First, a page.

Why should I choose a 3×3 Access Point over a 2×2 Access Point?
In October, Pakedge announced the release of its WX line of 3 x3 802.11 ac wireless access points (AP) designed for high-end residential and commercial applications. At the CEDIA Expo in mid October, we previewed the WK-2, a 3×3 version of our popular 802.11ac WK-1 AP. The WK-2 will be released early December.
What does 3×3 mean?
It is common to see AP product descriptions with 2×2 or 3×3. The first number is the number of transmit antennas while the second number refers to the number of receive antennas. For example, our WX-1 AP is 3×3, which means that it has 3 transmit antennas and 3 receive antennas.
Sometimes you will see a third number at the end preceded by a colon (e.g. 3×3:3). The last number refers to the number of spatial streams – the number of independent wireless data transmissions that are sent over the antennas on the same channel. These spatial streams are fundamental to MIMO (multiple input, multiple output) antenna technology which takes multiple copies of the same data signal and transmits them through physically distinct paths to a receiver which recombines the signal from the various streams. In the example of our WX-1, which is a 3×3:3 WAP, it is capable of transmitting and receiving 3 simultaneous streams of information on a single channel.
In both cases, the numbers should not be confused with the number of radios inside the WAP. There are two radios – one for the 2.4 GHz transmissions, and one for the 5 GHz transmissions.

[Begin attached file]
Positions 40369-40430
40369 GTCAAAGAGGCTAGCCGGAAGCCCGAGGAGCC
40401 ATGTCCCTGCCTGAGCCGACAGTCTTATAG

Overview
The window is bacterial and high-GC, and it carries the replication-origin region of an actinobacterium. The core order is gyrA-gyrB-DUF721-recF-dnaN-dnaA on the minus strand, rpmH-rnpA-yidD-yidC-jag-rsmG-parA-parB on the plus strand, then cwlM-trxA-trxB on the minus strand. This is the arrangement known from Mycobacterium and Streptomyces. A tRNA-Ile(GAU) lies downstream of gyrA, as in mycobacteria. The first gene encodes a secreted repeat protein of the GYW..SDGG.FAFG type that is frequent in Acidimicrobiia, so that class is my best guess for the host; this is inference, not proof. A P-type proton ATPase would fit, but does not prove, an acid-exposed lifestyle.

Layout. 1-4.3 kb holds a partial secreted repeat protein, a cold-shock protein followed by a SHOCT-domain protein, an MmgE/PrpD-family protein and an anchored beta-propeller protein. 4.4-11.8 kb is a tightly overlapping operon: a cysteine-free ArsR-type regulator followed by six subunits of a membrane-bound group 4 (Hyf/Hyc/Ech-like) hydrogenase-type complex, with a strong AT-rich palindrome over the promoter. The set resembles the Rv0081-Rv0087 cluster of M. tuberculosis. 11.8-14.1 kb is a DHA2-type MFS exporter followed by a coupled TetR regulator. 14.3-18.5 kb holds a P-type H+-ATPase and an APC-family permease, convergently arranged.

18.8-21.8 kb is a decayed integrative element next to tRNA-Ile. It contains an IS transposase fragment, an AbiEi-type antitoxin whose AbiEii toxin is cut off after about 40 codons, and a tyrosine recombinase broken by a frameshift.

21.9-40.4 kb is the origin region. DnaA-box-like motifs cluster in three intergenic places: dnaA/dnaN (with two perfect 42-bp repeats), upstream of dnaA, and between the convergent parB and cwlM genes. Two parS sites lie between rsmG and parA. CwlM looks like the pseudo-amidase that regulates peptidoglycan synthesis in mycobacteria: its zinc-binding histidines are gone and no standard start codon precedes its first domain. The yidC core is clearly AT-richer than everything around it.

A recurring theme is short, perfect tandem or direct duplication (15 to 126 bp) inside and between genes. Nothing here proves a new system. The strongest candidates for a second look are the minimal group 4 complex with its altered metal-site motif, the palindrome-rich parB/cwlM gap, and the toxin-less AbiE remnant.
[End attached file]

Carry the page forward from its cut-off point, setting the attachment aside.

How does a 3×3 AP provide more performance than a 2×2 AP?
All things equal, you can expect more performance from a 3×3 AP than a 2×2 for several reasons. First, for a 802.11ac AP, a 3×3 AP provides a maximum throughput is 1.3 Gbps (3 x 433 Mbps) versus 867 Mbps (2 x 433 Mbps) for a 2 x 2. Note that the maximum speeds are used for reference purposes. In real life applications, the actual throughputs observed are significantly less due to attenuation, and other factors.
Second, the increase in the number of antennas help improve signal link quality and reliability through a technique called spatial diversity. Because the antennas are physically separated from each other, each antenna sees a slightly different copy of the signal. The signal seen by one antenna may be slightly imperfect in one area of the transmission while the other antenna may see it perfectly. This is especially significant in environments where the RF environment is less than ideal due to site geometry, building materials, and interference.
Our resellers have said that they’ve seen performance gains of anywhere from 10 to 30% in the field.
How would a 3×3 make a performance difference if the client device is a 1×1?
The performance benefits are clear when you have a 3×3 AP paired with a 3×3 client device like an Apple MacBook Pro, but what about a 1×1:1 device like the Apple iPhone? In this case, there are no MIMO gains from the additional spatial streams. However, there are still performance improvements to be had with a 3×3 AP versus a 2×2 AP.
The first improvement occurs on the AP side through a technique called Space Time Block Coding. Since the 3 x 3 AP knows that it is only transmitting to a 1×1 client, it uses the leftover antenna chains to break up and transmit blocks of data to ensure that the client device can reconstruct the original signal even if parts of some streams get lost during transmission.
The second improvement occurs at the AP end. Even though a 1×1 client can only send 1 stream, that single stream bounces off walls, furniture, and other objects to arrive at the AP’s three receiving antennas as separate signals. The AP uses the same signal recombination algorithm (discussed earlier – called MRC) to take the signal received on each antenna chain and piece together the original data signal by combining the strongest segments from each chain.
Based on our testing with the 3×3:3 WX-1 paired to a 1×1:1 device in a real world environment, we observed a 14 to 34% throughput improvement when these features were enabled.